This was us in 2002.
Wonder what the card will be like sixteen years later?
Some dear friends from Good Shepherd handed me this cassette tape on a recent Sunday morning.
Throughout the decade of the 1990s, he led what had been a sleepy little country church into the kind of growth that made it one of Methodism’s superstars.
Winter Storm Diego made an unwelcome appearance in Western North Carolina this past weekend, and so we didn’t have church on Sunday.
That doesn’t mean the weekend was without high drama and poignant moments, all of which are worthy of some reflections below.
1. An Asheville wedding, a lumpy throat, and a lot of beauty & handsomeness. The weekend began with the wedding of Kaitlin Stevens and Kevin Hoffman in Asheville. The forecast was so dire that I had already secured former GSUMC staffer and current Asheville pastor Rich Tuttle as a substitute in case Julie and I had to leave early.
That’s a loaded question, isn’t it?
Is it ever appropriate for a preacher — regardless of his or her level of experience — to preach sermons that have for all practical purposes been prepared by someone else?
It’s not only a loaded question, it’s a relevant one.
Chuck Swindoll, for example, tells of the time his Insight For Living ministry received a frantic note from a local pastor who was agitated that IFL had not posted any content that week. “What will I preach on without it?” came the plaintive question.
This week, I received a note and photo from a Good Shepherd friend who is also a new mom.
Here’s the photo:
The note said, “Thanks to Good Shepherd for the Bible stories book! I love reading these to our daughter!”
Because inviting all people into a living relationship with Jesus Christ starts very, very early.
As we dig into a series called “Wait For It …” how could I post on anything else?
Carly Simon said it this way: “Anticipation . . . it’s making me late, it’s keeping me waiting.”
And some things in life are more full of anticipation than others. Some days and some events are so full of excitement and promise that waiting for them to arrive really is the hardest part (to quote another rocker).
Yesterday’s message …
Way back in the late 19th & early 20th Centuries, NYC was full of what they called tenements (AV): highly cramped, poorly constructed, containment units masquerading as apartment complexes for the city’s poor, immigrants, and downtrodden. They were overcrowded and underventilated and were the home of astonishing amounts of crime and stench. Anyway, in the way contractors built them, bedrooms were right on top of each other, going up, up, up the building. So one time a overworked & underpaid factory worker got home at night, sat on his bed, took his shoe off and dropped it on the floor (sound effect?). Realizing the noise could wake the rest of his family up, he climbed into bed, one shoe on, and got under the covers. Then, just as he was about to drift off to sleep, the neighbor BELOW yells up, “Hey pal! (that’s what they say in NYC) Hurry up, will ya? I can’t sleep while I’m waiting for the other shoe to drop!” And now you know the REST of the story, and the origin of that phrase waiting for the other shoe to drop.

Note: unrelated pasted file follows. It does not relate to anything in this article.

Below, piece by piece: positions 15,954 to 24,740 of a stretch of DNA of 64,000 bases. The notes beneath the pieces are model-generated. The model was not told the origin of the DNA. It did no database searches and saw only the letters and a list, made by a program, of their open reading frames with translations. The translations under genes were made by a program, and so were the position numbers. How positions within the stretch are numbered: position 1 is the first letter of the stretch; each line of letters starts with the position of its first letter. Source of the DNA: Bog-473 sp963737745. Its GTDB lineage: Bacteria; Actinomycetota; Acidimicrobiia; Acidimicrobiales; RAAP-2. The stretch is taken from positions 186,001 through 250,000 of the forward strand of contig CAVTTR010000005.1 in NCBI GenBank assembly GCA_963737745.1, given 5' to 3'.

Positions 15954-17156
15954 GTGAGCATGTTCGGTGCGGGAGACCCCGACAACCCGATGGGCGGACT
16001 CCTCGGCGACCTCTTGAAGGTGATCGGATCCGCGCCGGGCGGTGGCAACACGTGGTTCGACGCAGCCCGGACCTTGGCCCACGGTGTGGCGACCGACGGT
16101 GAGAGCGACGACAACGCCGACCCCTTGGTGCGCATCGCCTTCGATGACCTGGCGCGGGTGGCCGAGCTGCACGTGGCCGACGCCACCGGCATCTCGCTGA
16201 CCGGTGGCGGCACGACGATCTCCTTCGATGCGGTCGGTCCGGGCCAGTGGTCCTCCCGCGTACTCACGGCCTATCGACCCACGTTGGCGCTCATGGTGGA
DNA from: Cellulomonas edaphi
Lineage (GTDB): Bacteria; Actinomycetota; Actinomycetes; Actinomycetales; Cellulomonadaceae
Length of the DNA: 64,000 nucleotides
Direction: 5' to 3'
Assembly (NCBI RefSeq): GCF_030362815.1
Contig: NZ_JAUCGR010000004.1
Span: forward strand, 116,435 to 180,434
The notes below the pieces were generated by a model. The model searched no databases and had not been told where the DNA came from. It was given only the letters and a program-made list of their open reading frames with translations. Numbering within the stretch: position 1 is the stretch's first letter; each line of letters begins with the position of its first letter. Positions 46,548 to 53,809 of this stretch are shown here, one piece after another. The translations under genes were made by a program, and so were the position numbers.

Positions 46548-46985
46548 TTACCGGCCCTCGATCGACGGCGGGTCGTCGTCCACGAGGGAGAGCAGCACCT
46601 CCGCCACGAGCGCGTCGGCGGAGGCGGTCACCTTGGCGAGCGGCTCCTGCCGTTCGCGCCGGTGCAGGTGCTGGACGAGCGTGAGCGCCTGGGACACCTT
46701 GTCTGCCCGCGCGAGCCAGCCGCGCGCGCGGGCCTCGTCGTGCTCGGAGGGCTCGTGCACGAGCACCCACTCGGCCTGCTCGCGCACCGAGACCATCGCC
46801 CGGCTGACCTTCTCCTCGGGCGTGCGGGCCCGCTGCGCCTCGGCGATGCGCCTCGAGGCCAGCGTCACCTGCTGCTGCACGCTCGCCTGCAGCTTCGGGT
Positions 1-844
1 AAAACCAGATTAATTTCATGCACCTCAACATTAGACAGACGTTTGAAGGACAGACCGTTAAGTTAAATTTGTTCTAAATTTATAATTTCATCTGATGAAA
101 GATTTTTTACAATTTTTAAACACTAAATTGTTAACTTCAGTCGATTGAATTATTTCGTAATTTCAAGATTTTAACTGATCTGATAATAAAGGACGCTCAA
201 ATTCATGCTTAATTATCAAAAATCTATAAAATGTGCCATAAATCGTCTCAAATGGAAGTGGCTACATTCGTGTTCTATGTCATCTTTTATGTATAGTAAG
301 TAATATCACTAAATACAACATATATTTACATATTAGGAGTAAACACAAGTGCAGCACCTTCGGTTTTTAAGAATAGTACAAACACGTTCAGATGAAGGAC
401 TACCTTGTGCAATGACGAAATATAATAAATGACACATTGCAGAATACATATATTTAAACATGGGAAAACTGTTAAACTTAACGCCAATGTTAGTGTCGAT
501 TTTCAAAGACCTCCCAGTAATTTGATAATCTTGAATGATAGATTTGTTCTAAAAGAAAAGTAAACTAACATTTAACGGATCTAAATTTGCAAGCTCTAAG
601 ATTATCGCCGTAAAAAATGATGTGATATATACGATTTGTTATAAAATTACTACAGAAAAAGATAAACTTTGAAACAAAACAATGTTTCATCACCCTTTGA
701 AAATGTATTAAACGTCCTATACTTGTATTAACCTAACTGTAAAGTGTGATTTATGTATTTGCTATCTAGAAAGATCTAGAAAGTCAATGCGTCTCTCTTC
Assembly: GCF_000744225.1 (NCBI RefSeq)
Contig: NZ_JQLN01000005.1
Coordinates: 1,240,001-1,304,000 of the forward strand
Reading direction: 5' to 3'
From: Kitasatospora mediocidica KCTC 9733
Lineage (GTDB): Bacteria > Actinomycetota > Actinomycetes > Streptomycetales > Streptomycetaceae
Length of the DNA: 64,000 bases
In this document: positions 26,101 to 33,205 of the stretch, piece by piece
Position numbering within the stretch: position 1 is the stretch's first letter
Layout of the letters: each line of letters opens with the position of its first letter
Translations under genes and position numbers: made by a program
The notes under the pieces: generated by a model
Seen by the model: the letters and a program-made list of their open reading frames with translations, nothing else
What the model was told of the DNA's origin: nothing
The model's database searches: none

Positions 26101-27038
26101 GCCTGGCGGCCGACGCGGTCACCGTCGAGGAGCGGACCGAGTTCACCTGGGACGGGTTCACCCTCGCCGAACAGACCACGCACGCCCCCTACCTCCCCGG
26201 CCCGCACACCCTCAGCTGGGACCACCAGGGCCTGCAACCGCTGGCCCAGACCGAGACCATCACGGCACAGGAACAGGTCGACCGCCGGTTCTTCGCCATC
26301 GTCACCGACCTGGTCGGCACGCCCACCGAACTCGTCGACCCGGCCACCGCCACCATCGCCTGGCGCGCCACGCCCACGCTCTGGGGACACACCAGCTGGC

The name of our Christmas series has worked just like I wanted it to.
I tell folks that the name is … Wait For It … and then they wait. As if the title is coming.
And then, of course, I say, “No, that’s it. Wait For It!”
Advent is a season of patience, longing, and delayed gratification. This year, we’re zeroing in on some Old Testament prophets who, on behalf of their people, waited hundreds of years for the Messiah they longed for to show up.
This week, I received a newsletter from a campus ministry. The newsletter contained this brief narrative:
For almost two years now I (campus minister) have mentored a junior … named Stephen. I have written about him in past newsletters as we have formed a close friendship.
Throughout our time together … I have seen Stephen place his faith in Christ, go through a season of doubt, and come out of his questioning. And currently, I am witnessing his faith grow rapidly like a chia pet day by day.
I’m pretty sure of most of these thoughts below.
In other words, I think that I think the following . . .
I don’t like sweet potatoes. But I love sweet potato fries and sweet potato chips. Do I need therapy?
When clergy post opinions on celebrity deaths, they are only asking for trouble.